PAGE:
You are viewing a read-only archive of the Blogs.Harvard network. Learn more.
header image

Cupbearer, fill the bowl with blood, not wine: Connecting human & divine love

Image 1: The Front Face of the Love Letter/Card

Image 2: The Card Opening

Image 3: The Inside Face of the Card

(medium: cardstock/black ink – love letter/card, response: week 10)

In response to Farid Attar’s The Conference of the Birds, I crafted a love letter (with the potential to be sent, should the need arise) that reads with the following text from the epic poem itself:

“Heart’s blood and bitter pain belong to love,
And tales of problems no one can remove;
Cupbearer, fill the bowl with blood, not wine –
And if you lack the heart’s rich blood take mine.
Love thrives on inextinguishable pain,
Which tears the soul, then knits the threads again.
A mote of love exceeds all bounds; it gives
The vital essence to whatever lives.
But where love thrives, there pain is always found;
Angels alone escape this weary round –
They love without that savage agony
Which is reserved for vexed humanity.”

― فرید الدین عطار, The Conference of the Birds

This form of creative interaction with the text seemed appropriate to me, because what was most striking in reading the book was the way in which it imagined acts of human love to be part of a guide/an instructive tool for enacting divine love. These forms of love – which are linked to pain, the idea of loss, and the symbolic spilling of blood, impress upon the reader the difficulty of finding and loving God. There is a sense of yearning in each of these poems that have to do with love that implies that the end goal can be characterized by its unattainability.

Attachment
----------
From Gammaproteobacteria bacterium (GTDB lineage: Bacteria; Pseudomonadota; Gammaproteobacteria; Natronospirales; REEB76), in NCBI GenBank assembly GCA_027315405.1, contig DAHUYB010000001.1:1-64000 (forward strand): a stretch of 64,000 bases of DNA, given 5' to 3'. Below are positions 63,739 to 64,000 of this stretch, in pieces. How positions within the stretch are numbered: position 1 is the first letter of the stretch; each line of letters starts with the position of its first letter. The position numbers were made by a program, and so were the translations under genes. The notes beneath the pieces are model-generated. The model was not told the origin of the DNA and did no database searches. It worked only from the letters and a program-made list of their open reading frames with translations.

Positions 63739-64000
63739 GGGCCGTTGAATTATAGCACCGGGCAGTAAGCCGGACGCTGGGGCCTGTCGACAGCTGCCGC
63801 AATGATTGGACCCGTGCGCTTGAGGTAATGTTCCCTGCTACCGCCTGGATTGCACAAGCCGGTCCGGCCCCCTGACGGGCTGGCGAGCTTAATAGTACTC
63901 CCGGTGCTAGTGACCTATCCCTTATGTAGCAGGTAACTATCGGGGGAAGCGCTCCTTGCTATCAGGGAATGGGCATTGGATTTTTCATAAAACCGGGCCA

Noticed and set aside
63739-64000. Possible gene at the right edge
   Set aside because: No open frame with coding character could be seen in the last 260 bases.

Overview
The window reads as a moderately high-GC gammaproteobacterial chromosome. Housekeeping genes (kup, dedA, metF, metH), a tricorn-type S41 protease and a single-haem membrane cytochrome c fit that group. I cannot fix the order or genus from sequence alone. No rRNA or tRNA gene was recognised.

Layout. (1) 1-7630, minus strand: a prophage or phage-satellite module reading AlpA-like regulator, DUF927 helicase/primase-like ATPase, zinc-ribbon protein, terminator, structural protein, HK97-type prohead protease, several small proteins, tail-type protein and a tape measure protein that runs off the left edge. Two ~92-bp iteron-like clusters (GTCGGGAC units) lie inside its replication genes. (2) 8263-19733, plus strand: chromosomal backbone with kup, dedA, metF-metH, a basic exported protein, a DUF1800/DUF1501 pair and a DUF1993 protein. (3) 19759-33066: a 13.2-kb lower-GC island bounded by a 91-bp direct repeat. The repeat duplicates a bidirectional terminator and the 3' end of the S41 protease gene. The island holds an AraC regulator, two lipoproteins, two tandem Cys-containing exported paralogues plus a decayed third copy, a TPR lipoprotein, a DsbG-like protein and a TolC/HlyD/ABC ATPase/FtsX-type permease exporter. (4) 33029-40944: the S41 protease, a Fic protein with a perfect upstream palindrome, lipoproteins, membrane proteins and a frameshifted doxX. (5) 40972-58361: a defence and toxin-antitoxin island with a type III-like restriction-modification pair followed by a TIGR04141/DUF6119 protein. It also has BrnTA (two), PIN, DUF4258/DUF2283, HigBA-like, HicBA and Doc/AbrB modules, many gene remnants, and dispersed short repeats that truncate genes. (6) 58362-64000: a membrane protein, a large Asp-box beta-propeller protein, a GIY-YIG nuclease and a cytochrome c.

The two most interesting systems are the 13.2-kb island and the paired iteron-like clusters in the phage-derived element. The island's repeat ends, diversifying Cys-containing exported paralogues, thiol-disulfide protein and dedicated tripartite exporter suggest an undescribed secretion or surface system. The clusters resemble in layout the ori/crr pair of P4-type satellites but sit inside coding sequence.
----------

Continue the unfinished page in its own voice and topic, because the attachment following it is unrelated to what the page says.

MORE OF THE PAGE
The card is an aspirational symbol of expressing one’s love, because it projects hope for positive reception, but cannot ensure it. The form interacts with the content itself. “Hoping for love in return” is an emotion embodied in the sending of a love-letter or a card of this nature. The personal effort and hard work that gets poured into handmade drawings and the writing out of a selected set of words is part of the image of “spilling blood.” It has to do with the “spilling of sweat” that is involved in making something to give to one’s beloved.

There is no guarantee in the one-sided sending of a letter or a card, just as there is no guarantee when one pledges their love and devotion to God, who presides over all. In the attempt to perform an act of sacrificial, risk-taking human love, one begins to understand what it means to give up parts of the self in order to love another fully and without reserve. Herein lies the allegory I most wanted to interact with – human love as a pattern and example for divine love.


~ by kirin on April 13, 2014.

One Response to “Cupbearer, fill the bowl with blood, not wine: Connecting human & divine love”

  1. glad to be one of several visitors on this awing site : D.

Leave a Reply